Anglers across Dorset have been urged to be vigilant after a number of reports of wild salmon with red skin disease were reported in the UK.
The disease, which manifests itself as a rash in wild Atlantic salmon and sea trout, causes bleeding and ulcers on the lower abdomen and near the fish’s mouth.
This can lead to a yeast infection and eventual death.
While there is no evidence that eating a contaminated fish can harm humans, if not controlled, the unusual condition can affect wildlife stocks, which are already declining.
Red skin disease was first reported in rivers flowing into the Baltic Sea and North Atlantic around 2018 and has been observed in parts of the UK since then.
The cause of RSD is currently unknown.
Poole Police posted a wildlife update on their Facebook page asking Dorset anglers to help record any suspected cases they encounter.
Meanwhile, an Environment Agency spokesman said: â€œWe have not had any reported cases of ventral bleeding related deaths in wild salmonids in England, but we have received reports of small numbers of fish caught by anglers and changes related to it of red skin disease showed.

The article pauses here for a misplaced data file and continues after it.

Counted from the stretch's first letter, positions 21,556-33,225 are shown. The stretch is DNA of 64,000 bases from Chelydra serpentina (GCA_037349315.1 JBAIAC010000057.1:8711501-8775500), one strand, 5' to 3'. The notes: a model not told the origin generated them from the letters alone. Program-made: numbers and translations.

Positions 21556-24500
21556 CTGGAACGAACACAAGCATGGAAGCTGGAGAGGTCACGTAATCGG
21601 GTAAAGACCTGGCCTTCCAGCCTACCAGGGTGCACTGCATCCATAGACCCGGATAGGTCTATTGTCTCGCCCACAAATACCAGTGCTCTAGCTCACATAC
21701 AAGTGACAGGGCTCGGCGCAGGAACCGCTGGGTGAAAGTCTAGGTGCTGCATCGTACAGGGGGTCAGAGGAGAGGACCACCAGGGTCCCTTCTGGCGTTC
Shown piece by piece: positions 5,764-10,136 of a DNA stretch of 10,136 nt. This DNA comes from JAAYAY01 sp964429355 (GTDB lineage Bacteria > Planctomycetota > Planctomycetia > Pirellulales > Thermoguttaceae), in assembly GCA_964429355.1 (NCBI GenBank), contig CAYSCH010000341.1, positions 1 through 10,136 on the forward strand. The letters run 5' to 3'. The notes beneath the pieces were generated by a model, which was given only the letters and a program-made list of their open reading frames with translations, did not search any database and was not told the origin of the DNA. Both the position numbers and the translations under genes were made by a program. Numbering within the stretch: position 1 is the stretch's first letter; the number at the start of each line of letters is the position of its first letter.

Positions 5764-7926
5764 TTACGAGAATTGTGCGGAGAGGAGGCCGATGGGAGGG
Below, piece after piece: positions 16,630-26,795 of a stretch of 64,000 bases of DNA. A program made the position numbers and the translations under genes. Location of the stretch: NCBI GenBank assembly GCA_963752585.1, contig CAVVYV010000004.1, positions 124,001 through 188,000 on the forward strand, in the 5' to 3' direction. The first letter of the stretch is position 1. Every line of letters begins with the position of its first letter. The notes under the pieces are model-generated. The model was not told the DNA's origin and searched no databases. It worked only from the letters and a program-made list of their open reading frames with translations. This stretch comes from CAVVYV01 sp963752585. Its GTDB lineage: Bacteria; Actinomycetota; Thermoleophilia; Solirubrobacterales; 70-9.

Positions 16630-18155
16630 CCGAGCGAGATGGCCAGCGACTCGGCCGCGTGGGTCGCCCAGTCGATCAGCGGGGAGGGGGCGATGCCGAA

â€œOur employees who operate salmon traps as part of our national index monitoring program have also observed a small number of cases.
“We ask anglers to be vigilant but not to remove or handle fish in distress.
“Also, anglers should carefully take photos of fish that have unusual markings if it is safe to do so, to practice good biosecurity and to adhere to our disinfection guidelines or to clean, inspect, and maintain equipment after fishing and before moving on dry waters. ”
To report dead or dying fish, call the incident hotline on 0800 80 70 60.